Study: A High-Carb, Plant-Based Diet Could Reduce Risk of Gout

New research suggests that eating a plant-based diet could help reduce the amount of uric acid in the blood, which is a common cause of gout. The study analyzed data from more than 7,800 participants and used advanced methods to identify different dietary patterns—particularly plant-based diets and animal-based diets—and their effects on uric acid levels.

Gout is a disorder where pain and inflammation occur when too much uric acid crystallizes and deposits in the joints. Symptoms of gout include severe pain, redness, and swelling in joints, often the big toe. Attacks can come suddenly, often at night.

Previous studies have shown that high intake of protein, lipids, and fructose, along with low intake of glucose, is often found in people with high uric acid levels. For example, a study published in Arthritis & Rheumatology found that protein from chicken and fish may increase the risk of developing gout. For that study, researchers assessed the diets of 63,257 people as part of the Singapore Chinese Health Study and found that those who consumed the most poultry and fish had the most risk, while those who consumed the most soy protein and legumes experienced the lowest risk. 


In this new study, researchers discovered that consuming carbohydrates and fats was positively associated with uric acid levels, even after considering other factors such as age and gender.

The study also found that plant-based foods such as legumes and fruits were linked to lower uric acid levels, while animal-based foods like meat and fish were associated with higher levels. However, since people do not eat single plant-based or animal-based foods exclusively, it’s important to understand the role of different types of these foods in uric acid levels.

Plant-based diet lowers uric acid levels

The main aim of the study was to explore how different plant-based and animal-based dietary patterns affect uric acid levels. 

The study analyzed data from the sixth wave of the China Health and Nutrition Survey. The plant-based diet of 7,806 participants was determined using three consecutive 24-hour dietary recalls, and latent profile analysis was used to identify dietary patterns among participants. 

Serum uric acid levels were analyzed using the enzymatic colorimetric method. The association between intakes of different types of dietary pattern and individual serum uric acid levels was analyzed using linear regression analysis, after adjusting for confounding variables.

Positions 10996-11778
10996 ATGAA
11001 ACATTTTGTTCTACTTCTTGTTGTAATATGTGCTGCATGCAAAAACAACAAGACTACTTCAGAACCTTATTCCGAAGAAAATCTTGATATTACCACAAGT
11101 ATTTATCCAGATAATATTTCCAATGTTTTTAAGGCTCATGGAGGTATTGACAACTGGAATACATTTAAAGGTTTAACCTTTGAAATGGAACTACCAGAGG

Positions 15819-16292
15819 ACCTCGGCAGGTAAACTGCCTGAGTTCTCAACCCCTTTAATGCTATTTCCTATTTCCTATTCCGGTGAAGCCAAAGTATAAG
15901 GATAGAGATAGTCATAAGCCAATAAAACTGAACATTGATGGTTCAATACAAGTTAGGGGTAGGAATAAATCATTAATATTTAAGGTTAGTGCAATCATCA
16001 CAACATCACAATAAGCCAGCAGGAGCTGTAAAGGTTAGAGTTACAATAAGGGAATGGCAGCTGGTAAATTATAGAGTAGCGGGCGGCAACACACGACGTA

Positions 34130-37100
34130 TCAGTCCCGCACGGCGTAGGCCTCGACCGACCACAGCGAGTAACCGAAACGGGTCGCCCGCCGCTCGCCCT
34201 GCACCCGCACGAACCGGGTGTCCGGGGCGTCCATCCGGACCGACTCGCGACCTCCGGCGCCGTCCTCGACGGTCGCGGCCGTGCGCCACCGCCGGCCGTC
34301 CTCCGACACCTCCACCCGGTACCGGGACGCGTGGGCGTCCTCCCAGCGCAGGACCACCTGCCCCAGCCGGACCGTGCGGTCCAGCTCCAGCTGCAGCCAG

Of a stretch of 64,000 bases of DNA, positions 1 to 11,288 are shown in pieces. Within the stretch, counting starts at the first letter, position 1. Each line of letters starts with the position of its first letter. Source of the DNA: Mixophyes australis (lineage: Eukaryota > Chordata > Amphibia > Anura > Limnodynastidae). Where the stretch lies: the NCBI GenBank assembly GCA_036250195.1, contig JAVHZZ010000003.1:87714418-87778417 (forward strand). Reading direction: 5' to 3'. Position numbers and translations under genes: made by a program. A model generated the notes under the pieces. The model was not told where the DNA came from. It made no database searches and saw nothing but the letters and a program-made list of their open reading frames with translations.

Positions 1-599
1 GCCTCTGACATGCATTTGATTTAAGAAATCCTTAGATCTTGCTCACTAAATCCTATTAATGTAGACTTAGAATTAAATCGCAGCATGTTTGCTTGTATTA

The researchers identified three plant-based patterns: low tuber starches and vegetable diet; high cereal, tuber starches, and vegetable diet; and high legume and fruit diet. They also identified three animal-based patterns: high milk and egg diet; low egg and fish diet; and high meat and fish diet. 

The results showed that the high cereal, tuber starches, and vegetable diet led to lower uric acid levels, while the high meat and fish diet resulted in higher levels.

Overall, this research suggests that following a plant-based diet, specifically one with high cereal, tuber starches, and vegetables, could help decrease uric acid levels. Other diets had no benefit, and uric acid seemed to increase in cases of diets high in milk and eggs. 


However, more studies are needed to confirm these findings and develop personalized dietary plans to regulate uric acid for individuals with gout.

Plant-based diet helps arthritis

Symptoms similar to gout, such as pain, swelling and stiffness of the joints, are also experienced by people who have rheumatoid arthritis, which is an autoimmune disease. A previous study conducted by Physicians Committee for Responsible Medicine (PCRM) and published in the scientific journal American Journal of Lifestyle Medicine found that a low-fat vegan diet helped ease pain, and reduced joint swelling, caused by rheumatoid arthritis. 

“A plant-based diet could be the prescription to alleviate joint pain for millions of people suffering from rheumatoid arthritis,” Neal Barnard, MD, lead author of the study and president of PCRM, said in a statement.

“And all of the side effects, including weight loss and lower cholesterol, are only beneficial.”

These study findings reinforce a growing body of research about the positive effects of a plant-based diet in alleviating arthritis pain. Conversely, research has previously shown that consuming animal products—especially in high amounts as part of a ketogenic diet—has the opposite effect.


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A 2018 study conducted at the University of Florida discovered a link between Mycobacterium avium subspecies paratuberculosis (MAP)—a bacteria found in 50 percent of cows in the United States—and the risk of developing rheumatoid arthritis. The study found that 40 percent of its 100 participants who had rheumatoid arthritis were also infected by MAP. Researchers identified that this bacteria was spread by consuming meat, dairy, and products treated with fertilizer from contaminated cows. 

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